The Deficit Trap

There is an obvious problem with this starving the beast strategy. On the federal level, cutting taxes does not necessarily require spending cuts: the government may simply borrow money and increase its debt to continue spending. And this is exactly what happened during the Bush administration. Along with his tax cuts, Bush also oversaw some large increases in government spending – mostly in the area of defense. The wars in Iraq and Afghanistan cost an estimated 900 billion dollars between 2001 and 2009. This combination of increased spending and huge tax cuts caused budget deficits to soar during the Bush years. This led some conservatives to complain that Bush had abandoned the idea of limited government. David Brooks concluded in one of his New York Times columns that all this spending and the growing deficits heralded “the death of small government conservatism.”9

But these accusations were misplaced. They ignored one key fact: growing deficits were entirely consistent with the long-term plan to reduce government. The hope was that soaring deficits and a rapidly growing national debt would eventually force policymakers to reduce government spending – whether they liked it or not. From its very first days, the Bush administration embraced deficits as a good way to reign in government. In August of 2001, as the federal budget surpluses began to disappear and new deficits began to loom, the president had an unusual fit of candor and described these developments as "incredibly positive news," arguing that this would now put Congress in a "fiscal straitjacket." Ten Republicans in Congress also came around to this point of view. As conservative Rick Santorum explained it, he first hated deficits, but then came to like them because they made it harder to pass any new spending bills. “I came to the House as a real deficit hawk but I am no longer a deficit hawk. I’ll tell you why. …Deficits make it easier to say no.”11

Clearly if the Republicans had remained in power in Washington and their program of massive tax cuts had continued, deeper reductions in spending for mandatory programs, even including Social Security, would eventually have become inevitable. Deficits and public debt simply cannot continue to grow forever. At some point, the federal government eventually has to start paying its bills. As Paul Krugman has explained, the crunch would most like come when baby boomers begin to retire and start making increasing demands on the Social Security and Medicare systems. At that point, the gap between the government’s income and its outlays would become alarmingly large. The government would have no choice but to either rapidly raise taxes or drastically cut spending. Given the difficulty of raising taxes, the most likely scenario – and the one anti-government conservatives would favor – would be for government to dramatically slash spending. "We're not talking about minor policy adjustments,” says Krugman. “If taxes stay as low as they are now, government as we know it cannot be maintained."12 He predicts that we could experience cuts of up to 40% on some of the largest government programs: "Social Security will have to become far less generous; Medicare will no longer be able to guarantee comprehensive medical care to older Americans; Medicaid will no longer provide basic medical care to the poor."13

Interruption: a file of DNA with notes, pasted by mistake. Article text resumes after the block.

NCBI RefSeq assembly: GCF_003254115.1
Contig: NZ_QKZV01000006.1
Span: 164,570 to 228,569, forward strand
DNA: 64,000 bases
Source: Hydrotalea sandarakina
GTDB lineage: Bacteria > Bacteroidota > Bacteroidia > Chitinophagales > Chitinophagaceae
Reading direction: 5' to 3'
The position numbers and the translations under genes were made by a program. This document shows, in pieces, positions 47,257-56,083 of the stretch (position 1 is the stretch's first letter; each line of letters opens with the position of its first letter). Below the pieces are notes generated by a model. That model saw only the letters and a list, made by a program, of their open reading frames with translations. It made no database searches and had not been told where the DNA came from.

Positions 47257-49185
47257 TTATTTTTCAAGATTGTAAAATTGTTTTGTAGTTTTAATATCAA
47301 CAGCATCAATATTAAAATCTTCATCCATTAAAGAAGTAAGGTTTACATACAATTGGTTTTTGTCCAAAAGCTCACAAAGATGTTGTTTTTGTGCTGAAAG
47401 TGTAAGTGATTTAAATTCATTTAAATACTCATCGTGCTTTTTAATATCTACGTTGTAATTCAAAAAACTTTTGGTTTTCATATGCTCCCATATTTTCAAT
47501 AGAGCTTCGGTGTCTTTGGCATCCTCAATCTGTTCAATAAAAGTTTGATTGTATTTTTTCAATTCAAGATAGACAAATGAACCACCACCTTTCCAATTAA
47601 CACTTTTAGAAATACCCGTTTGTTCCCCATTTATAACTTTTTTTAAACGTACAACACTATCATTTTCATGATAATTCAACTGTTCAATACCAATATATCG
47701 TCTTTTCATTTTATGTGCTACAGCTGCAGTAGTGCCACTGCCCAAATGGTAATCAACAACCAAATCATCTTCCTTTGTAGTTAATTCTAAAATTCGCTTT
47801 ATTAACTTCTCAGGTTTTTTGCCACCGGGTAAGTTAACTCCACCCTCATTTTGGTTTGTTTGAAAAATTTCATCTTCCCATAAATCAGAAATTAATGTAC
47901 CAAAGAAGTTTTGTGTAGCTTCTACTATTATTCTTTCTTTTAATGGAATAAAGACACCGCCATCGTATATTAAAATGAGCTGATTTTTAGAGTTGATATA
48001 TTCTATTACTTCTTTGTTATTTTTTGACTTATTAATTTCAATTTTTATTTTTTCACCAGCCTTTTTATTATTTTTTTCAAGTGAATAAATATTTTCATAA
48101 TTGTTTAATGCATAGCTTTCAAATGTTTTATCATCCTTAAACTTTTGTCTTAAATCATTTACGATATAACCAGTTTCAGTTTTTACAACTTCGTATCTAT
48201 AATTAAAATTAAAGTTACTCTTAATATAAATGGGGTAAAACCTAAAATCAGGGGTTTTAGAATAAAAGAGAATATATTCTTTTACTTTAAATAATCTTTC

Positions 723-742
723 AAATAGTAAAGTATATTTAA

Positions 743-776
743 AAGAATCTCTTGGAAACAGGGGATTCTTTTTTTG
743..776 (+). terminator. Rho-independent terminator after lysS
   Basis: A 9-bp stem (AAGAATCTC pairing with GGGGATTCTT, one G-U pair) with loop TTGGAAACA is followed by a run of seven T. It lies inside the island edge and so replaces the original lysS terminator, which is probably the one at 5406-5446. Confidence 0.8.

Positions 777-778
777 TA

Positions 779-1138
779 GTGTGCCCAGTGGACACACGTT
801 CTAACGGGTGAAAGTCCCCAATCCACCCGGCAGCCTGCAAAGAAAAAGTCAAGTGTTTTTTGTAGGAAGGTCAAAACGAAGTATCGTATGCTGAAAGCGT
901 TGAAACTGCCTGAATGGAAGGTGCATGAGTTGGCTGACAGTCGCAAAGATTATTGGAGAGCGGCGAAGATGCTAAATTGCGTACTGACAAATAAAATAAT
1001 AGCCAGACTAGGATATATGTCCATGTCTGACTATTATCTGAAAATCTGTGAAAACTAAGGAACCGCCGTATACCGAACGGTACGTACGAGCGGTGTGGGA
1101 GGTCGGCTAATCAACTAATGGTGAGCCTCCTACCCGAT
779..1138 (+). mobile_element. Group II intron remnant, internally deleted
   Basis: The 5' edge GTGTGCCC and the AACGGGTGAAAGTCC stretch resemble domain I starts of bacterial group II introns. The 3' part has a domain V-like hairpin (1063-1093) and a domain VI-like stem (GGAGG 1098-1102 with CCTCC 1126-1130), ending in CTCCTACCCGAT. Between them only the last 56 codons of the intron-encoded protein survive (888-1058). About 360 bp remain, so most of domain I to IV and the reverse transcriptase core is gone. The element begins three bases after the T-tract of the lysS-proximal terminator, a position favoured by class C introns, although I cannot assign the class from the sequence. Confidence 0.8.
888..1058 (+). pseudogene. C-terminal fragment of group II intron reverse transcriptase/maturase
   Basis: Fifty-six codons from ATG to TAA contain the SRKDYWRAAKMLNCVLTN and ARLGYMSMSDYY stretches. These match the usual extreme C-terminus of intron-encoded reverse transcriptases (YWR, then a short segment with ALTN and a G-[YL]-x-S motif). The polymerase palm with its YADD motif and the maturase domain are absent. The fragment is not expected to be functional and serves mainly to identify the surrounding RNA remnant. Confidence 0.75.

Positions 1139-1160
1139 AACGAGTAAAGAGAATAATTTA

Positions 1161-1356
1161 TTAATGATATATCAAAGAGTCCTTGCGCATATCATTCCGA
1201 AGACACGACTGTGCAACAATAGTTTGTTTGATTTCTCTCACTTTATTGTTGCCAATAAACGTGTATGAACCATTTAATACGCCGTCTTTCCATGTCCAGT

When the Democrats took control of the White House and Congress in 2008, it seemed that finally the tax cuts and the attacks on social spending would stop – which did in fact occur. But the huge deficits and growing national debt of the Bush era continue to act as a “fiscal straightjacket” for the Democrats and have been preventing them from increasing funding for badly needed programs. The Center for Budget and Policy Priorities has estimated that the Bush-era tax cuts and the costs of his wars in Iraq and Afghanistan will contribute more the $500 billion to the fiscal 2012 budget deficit alone -- making up over 50% of that shortfall. Those wars and tax cuts will eventually contribute a whopping $7 trillion to federal deficits by 2019. To make matters worse, the severe recession that started in 2008 greatly reduced federal revenue and required a surge in spending for an economic stimulus package – all of which contributed even more to already large yearly deficits.

The Republicans, who seemed totally unconcerned about racking up huge deficits during the Bush administration, are now screaming that reducing spending and the deficits must be our number one priority. And they have been successful in convincing many moderate Democrats in Congress to go along with them.